But judging by a recent poll in which Modern Drummer readers were asked to name their favorite volumes, a few characteristics stand out. For starters, many of the books that have stood the test of time and are now considered classics have multiple applications. Another characteristic of a worthy drum book is its practicality. Good books are not just filled with page after page of mechanical exercises that may or may not relate to what you would play on a gig; they offer usable material that develops musicality along with technical skills.
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The idea is that you use Master Studies as a workbook to to get your hands and the sticks working as one. A pretty interesting area is the Stroke combination studies section where you go from playing single to double strokes, single to double to buzz strokes and so on. There are also 5, 7, and 9 stroke roll exercises too. It all gets mixed up for a challenging workout. As well as that, there are exercises to improve your subdivisions of time, endurance, velocity, and dynamics.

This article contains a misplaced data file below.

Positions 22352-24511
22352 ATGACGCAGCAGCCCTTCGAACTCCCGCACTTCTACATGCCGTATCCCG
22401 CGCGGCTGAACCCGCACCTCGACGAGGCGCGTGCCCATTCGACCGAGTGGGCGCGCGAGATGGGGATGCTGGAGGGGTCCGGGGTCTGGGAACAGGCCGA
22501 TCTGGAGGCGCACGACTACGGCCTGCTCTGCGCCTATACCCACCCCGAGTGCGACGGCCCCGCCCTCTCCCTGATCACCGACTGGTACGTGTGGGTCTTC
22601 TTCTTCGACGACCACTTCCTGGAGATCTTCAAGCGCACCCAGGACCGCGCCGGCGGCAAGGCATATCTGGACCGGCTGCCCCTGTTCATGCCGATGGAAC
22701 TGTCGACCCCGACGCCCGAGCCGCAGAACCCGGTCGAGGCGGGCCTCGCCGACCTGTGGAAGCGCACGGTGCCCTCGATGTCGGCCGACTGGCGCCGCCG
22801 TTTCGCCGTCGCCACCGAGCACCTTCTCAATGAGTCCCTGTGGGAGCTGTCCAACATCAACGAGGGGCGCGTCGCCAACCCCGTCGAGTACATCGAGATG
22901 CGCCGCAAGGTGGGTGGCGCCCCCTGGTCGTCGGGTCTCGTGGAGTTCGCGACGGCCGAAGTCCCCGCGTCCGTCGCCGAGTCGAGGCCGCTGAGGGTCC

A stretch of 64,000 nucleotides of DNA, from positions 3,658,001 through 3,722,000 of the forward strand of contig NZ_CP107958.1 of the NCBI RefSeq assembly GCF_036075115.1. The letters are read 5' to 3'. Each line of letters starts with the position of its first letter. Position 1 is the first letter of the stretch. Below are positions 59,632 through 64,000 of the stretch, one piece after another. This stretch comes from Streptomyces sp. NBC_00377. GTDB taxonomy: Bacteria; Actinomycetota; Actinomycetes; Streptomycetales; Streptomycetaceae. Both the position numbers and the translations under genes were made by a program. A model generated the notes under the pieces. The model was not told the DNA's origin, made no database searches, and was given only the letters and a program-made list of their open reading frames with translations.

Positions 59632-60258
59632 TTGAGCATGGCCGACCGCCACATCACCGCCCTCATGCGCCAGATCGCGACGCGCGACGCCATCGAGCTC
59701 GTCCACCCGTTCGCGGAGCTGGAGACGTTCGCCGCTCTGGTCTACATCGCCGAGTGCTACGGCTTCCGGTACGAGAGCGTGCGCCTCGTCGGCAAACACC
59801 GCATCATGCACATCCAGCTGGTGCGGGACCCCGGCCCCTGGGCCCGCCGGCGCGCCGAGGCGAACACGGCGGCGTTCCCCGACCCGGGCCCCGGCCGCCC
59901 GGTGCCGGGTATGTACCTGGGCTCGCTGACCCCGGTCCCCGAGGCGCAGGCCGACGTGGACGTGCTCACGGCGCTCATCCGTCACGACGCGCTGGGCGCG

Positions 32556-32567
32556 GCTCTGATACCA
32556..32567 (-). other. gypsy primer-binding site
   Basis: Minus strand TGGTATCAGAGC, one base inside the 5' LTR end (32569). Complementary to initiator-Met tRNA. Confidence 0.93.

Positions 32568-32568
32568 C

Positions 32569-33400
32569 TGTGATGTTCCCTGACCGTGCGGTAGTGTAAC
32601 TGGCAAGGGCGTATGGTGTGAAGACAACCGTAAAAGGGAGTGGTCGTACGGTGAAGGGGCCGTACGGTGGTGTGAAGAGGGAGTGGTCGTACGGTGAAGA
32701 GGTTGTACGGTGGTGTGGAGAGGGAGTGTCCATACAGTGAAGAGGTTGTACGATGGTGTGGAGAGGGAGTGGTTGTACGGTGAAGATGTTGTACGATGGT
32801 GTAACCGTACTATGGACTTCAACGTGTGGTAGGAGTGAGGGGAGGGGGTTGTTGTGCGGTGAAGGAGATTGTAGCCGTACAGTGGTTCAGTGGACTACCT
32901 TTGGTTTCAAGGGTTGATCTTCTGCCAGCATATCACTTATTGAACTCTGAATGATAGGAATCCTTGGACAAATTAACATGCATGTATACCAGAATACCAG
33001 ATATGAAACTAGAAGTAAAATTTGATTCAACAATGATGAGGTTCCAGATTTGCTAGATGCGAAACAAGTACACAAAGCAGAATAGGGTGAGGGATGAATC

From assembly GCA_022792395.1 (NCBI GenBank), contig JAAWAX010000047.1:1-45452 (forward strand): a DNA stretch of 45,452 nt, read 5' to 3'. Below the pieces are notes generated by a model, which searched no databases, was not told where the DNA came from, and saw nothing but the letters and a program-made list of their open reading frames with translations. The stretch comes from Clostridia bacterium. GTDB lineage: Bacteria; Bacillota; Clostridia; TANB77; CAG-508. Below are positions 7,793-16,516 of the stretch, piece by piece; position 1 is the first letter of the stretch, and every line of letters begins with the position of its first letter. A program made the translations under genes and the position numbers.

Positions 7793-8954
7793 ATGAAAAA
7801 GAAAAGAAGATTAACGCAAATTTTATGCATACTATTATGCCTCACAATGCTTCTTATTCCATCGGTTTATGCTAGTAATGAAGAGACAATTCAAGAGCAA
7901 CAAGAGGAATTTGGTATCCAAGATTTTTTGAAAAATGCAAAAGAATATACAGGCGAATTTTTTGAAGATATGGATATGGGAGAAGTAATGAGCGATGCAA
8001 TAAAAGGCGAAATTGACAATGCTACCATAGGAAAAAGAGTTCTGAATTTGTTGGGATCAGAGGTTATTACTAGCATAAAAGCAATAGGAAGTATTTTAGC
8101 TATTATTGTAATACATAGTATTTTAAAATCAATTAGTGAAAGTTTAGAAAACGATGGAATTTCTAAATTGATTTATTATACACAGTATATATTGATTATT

A real Killer. Towards the end of Master Studies are the Fill-in and Ostinato studies sections which both offer a range of exercises to increase your capability and confidence. The Ostinato section is good and gives you patterns to play with one hand, while developing total freedom with the other hand at the same time. Last of all is the Flam studies section that adds flams and accents in to the mix as well as different sticking patterns.
Like the rest of the book it gives a good workout and expands the list of cool stuff you can make the sticks do.
Master Studies : Drum by Joe Morello (1986, Paperback)
We were going over the section dealing with ostinatos, and Joe was playing one of the exercises: 8th notes with an accent pattern. I had been working with the ostinato section myself, and I was finding it a challenge to play anything with the left hand without losing the accent pattern in the right, so it was somewhat irritating to watch Morello playing sevens against the ostinato with no apparent strain. It seems that he would approach various big-name drummers and ask them to demonstrate certain techniques. When confronted with this story, Morello admits that it happened but offers an explanation. When they would show me things, I thought that they were just playing them slow so that I could see what they were doing.
25 Timeless Drum Books
Morello, Joe (1929-)